When I was a boy and Disney World was brand new, we took a family vacation from the Camp Lejeune Marine Corps base to Orlando Florida. On the way, we took a detour to visit the Grinder at Parris Island, S.C. ; excuse me, that is Marine Corps Recruit Depot Parris Island. Heading out to that place in the middle of the high heat, high humidity, bug infested swamp lands, my mother made a reference to "Ribbon Creek." It didn't mean much to me, but I could tell it meant something to both Mom and Dad. Especially Dad. And so, it stuck with me.
Years later, I learned that Ribbon Creek was the site of a tragedy at the MCRD; six Marine recruits died while training. The following is from the official history of the MCRD, Parris Island,
Despite the great care thus used in the selection of men assigned to train recruits, a tragedy resulting from the grievous errors of judgment of a junior drill instructor occurred on Parris Island in April 1956. Various regulations and standing orders of the post were violated at the same time. The offending DI was Staff Sergeant Matthew C. McKeon, assigned to Platoon 71, "A" Company, 3d Recruit Training Battalion. On Sunday night, 8 April, between 2000 and 2045, he marched 74 men of Platoon 71 from their barracks to Ribbon Creek, one of the tidal streams on Parris Island, and led the men into the water. Some of them got into depths over their heads, panic ensued, and six recruits drowned in the resulting confusion. The ostensible purpose of the march was to teach the recruits discipline.A Brief History of Marine Corps Recruit Depot, Parris Island, South Carolina (1962) at pp 16-18 (notes omitted). See also, Time Magazine, and Keith Fleming The U.S. Marine Corps in Crisis: Ribbon Creek and Recruit Training.* * *
Thus Sergeant McKeon's ill-fated march set off immediate repercussions which shook Marine Corps training from top to bottom. Moreover, an uninterrupted flood of publicity by the press, radio, and television literally divided the entire country into two opposing camps, those who condemmed McKeon for what had happened and those who sympathized with him.
It was in this glare of public gaze that McKeon's court-martial began at Parris Island on 16 July 1956. A noted New York trial counsel, Emile Zola Berman, undertook the sergeant's defense before the military court. For three weeks, the battle ebbed and flowed, concerned as much with the propriety of the rationale and practices of Marine Corps training as with McKeon's responsibility for the Ribbon Creek affair. Witnesses came forward to defend Marine training, others came forth to condemn it. The defense presentation culminated in the appearance on the stand of retired Lieutenant General Lewis B. Puller and the Commandant of the Marine Corps himself.
Finally, on 4 August 1956, the court handed down its decision: McKeon was acquitted of charges of manslaughter and oppression of troops; he was found guilty of negligent homicide and drinking on duty. The sentence was a fine of $270, nine months confinement at hard labor as a private and a bad-conduct discharge from the Marine Corps. Upon review by the Secretary of the Navy, the sentence was reduced to three months hard labor and reduction to the rank of private; the discharge was set aside and the fine remitted.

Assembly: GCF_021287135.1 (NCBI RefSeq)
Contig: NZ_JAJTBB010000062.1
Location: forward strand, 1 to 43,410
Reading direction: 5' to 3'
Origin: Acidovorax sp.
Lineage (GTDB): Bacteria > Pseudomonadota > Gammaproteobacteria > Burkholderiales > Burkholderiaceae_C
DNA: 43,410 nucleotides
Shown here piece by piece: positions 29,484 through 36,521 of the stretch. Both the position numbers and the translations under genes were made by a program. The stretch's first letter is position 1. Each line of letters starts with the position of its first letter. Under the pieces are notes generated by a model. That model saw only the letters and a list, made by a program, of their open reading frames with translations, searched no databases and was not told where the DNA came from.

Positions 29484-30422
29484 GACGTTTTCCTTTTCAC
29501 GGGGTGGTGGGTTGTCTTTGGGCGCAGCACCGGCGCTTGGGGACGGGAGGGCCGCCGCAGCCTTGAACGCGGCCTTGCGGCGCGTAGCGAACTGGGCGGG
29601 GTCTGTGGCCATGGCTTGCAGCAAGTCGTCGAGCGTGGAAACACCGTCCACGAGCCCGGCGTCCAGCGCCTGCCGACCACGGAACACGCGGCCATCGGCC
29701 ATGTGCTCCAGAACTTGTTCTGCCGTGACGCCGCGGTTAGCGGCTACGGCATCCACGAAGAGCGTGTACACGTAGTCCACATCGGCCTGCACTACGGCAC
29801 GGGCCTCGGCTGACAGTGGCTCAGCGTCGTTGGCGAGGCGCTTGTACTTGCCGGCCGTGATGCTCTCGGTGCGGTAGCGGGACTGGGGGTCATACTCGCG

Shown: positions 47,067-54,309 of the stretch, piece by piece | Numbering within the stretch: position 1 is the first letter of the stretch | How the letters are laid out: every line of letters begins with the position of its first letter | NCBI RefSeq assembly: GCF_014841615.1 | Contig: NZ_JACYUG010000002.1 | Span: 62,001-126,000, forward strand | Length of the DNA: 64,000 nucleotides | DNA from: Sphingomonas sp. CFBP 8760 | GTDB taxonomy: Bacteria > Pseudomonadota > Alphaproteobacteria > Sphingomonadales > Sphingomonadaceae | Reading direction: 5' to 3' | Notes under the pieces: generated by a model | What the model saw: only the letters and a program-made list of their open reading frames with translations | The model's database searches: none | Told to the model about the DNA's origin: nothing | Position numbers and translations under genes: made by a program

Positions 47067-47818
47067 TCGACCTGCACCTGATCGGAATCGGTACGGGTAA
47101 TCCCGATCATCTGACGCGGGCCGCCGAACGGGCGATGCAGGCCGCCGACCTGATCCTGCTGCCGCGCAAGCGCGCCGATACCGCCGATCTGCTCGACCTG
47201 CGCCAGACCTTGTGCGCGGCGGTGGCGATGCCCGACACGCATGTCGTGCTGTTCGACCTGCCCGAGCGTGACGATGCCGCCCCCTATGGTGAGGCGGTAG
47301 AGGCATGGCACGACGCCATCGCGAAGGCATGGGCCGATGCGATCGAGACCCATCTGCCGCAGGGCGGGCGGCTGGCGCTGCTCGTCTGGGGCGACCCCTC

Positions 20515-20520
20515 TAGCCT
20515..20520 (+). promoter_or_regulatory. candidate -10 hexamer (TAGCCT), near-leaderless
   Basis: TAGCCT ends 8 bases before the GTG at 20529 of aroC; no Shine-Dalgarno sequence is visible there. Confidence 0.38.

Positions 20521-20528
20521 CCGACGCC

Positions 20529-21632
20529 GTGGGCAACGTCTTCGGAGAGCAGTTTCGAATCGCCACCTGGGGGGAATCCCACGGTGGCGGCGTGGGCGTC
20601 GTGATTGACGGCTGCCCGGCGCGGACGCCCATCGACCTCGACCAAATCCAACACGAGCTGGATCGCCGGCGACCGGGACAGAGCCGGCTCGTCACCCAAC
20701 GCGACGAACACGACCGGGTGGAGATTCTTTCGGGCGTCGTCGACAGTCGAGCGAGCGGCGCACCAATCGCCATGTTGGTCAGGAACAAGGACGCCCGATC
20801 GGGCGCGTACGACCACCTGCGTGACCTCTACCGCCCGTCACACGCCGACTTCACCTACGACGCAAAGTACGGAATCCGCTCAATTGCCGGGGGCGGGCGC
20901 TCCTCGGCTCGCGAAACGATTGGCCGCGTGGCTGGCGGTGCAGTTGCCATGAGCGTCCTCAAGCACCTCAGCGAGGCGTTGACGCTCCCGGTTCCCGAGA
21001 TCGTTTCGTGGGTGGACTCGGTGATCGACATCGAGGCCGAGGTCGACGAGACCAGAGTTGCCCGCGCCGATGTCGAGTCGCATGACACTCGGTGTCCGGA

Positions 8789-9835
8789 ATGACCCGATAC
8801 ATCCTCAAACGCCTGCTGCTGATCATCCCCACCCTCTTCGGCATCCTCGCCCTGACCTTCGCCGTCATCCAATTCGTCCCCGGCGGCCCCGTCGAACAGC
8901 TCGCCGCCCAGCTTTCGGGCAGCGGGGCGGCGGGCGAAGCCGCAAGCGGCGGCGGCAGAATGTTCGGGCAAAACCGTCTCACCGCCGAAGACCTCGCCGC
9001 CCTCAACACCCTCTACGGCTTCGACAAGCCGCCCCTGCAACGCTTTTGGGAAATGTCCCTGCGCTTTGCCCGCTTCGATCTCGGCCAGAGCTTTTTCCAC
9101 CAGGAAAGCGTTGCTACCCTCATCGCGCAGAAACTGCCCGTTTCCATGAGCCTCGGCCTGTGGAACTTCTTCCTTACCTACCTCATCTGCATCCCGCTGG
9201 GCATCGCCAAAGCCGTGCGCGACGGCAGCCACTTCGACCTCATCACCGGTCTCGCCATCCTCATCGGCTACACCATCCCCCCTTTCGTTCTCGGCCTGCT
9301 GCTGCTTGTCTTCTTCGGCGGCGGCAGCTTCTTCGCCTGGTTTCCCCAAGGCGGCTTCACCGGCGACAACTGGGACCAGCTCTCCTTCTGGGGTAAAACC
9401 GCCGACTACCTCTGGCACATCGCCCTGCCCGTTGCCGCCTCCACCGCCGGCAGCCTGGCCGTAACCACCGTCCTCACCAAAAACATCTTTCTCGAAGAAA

It is my understanding from the reading I have done that the "uninterrupted flood of publicity by the press" was also directed at the Marines and shook the Corps to its foundation. This is part of the reason, again as I understand it, why the Commandant of the Marine Corps, General Randolph McC. Pate, ordered the Court Martial reopened (see the history for a more complete explanation of the procedural history).
Further, in reading Thomas Ricks' book, The Making of the Corps he indicates there are framed newspaper articles on the wall today at Paris Island regarding Ribbon Creek. Moreover, as Ricks notes on the "?leadership exam given to students at the Drill Instructors School, . . . five of the fifty questions are about the Ribbon Creek incident."? page 197.
An organization, just as a person, will learn from its mistakes if it wants to improve. Moreover, it cannot just ignore or paper over mistakes, it must review them thoroughly and honestly and report them fully despite the temporary damage it may do to the organization. And those who serve an organization or cause must allow the truth to be fully explored and exposed.
Anyway, at work I'm dealing with a tough issue regarding something (or someone) I really admire. Right now it's in a very preliminary stage, but what I've seen doesn't look good. Of course, it is nowhere near the magnitude of a Ribbon Creek; and I'm nothing more than a hopelite. Still, it will probably be occupying many of my days, nights and weekends at least until the end of the year. If you have read this far, I'd appreciate a prayer that I will have the wisdom to always do the right thing.
(republished with spelling errors corrected)